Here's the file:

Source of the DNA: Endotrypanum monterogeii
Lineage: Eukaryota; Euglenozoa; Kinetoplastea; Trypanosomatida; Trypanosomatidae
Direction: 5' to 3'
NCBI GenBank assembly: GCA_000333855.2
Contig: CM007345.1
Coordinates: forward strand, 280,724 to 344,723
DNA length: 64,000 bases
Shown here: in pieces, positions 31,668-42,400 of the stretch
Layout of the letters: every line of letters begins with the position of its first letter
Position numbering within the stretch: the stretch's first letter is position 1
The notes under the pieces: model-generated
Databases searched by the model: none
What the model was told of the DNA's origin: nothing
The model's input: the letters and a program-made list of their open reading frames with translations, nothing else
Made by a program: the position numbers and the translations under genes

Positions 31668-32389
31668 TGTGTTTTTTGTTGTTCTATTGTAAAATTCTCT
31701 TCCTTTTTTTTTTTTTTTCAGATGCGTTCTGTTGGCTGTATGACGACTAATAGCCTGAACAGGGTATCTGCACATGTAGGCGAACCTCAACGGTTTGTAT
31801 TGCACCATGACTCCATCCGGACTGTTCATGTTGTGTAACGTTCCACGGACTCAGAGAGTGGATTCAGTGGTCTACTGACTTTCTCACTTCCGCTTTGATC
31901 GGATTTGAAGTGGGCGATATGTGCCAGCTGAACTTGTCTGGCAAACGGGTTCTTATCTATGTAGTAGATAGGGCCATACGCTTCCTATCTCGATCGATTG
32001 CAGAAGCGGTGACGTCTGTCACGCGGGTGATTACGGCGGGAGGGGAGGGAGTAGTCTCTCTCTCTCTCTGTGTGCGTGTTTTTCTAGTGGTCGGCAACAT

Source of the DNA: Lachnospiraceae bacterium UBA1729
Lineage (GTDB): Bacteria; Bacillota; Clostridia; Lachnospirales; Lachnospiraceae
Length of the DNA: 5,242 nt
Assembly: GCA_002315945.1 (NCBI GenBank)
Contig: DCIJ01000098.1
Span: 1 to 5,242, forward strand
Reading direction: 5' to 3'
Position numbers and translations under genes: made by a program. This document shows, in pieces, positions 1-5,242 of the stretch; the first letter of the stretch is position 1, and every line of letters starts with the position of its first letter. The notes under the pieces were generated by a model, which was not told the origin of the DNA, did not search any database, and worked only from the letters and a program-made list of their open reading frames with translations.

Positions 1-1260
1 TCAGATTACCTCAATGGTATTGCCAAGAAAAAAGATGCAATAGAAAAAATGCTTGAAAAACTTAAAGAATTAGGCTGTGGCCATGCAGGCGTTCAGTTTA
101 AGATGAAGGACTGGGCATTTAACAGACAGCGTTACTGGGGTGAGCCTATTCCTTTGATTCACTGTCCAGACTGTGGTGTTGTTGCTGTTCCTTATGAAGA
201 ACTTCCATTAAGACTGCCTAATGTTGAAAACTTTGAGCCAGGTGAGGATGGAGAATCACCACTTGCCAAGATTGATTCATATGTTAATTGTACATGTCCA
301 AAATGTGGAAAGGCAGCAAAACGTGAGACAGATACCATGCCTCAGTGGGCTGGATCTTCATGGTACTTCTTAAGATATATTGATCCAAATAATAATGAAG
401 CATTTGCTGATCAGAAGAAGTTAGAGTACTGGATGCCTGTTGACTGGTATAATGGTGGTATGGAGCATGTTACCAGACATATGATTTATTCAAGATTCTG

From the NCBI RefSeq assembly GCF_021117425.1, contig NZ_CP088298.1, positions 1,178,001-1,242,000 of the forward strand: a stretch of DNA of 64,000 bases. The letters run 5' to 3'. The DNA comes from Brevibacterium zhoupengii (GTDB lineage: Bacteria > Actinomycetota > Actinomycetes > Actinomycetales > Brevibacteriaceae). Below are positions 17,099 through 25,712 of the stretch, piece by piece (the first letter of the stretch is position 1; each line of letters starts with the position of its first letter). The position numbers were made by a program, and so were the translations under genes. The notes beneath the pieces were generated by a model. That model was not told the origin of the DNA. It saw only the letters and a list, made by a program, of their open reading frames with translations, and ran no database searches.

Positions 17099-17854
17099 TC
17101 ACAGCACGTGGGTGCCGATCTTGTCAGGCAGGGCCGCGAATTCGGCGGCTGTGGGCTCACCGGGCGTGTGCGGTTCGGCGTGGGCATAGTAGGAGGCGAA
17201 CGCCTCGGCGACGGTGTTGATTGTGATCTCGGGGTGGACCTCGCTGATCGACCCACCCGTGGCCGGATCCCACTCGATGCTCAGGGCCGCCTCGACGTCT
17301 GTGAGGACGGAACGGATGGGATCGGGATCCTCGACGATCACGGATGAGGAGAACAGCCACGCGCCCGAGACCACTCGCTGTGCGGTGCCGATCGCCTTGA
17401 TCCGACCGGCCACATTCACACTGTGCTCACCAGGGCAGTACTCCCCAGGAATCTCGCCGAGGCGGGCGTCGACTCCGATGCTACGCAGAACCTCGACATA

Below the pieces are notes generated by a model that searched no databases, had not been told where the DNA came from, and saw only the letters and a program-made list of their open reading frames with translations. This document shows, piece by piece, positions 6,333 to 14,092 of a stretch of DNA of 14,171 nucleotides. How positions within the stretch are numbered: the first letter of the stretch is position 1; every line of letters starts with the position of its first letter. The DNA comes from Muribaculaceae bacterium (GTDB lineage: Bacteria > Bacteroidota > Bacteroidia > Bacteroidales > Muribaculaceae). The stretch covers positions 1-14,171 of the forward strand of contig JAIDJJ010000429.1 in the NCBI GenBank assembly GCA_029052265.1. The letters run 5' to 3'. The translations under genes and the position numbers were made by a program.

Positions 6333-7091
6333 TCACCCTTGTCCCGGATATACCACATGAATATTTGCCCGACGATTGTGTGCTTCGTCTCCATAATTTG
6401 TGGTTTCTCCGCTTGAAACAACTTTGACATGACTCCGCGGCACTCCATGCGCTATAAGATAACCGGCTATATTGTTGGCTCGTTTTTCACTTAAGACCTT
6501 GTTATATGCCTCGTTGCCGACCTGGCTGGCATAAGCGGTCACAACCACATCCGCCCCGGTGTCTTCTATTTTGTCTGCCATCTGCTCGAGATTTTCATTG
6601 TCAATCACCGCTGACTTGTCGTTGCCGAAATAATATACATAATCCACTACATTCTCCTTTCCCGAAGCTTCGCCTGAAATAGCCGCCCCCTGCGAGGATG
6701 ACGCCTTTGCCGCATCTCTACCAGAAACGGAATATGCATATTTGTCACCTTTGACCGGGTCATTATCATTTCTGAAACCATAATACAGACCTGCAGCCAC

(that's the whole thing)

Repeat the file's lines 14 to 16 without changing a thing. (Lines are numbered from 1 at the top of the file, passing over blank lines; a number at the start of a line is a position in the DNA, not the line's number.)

The model's input: the letters and a program-made list of their open reading frames with translations, nothing else
Made by a program: the position numbers and the translations under genes

Positions 31668-32389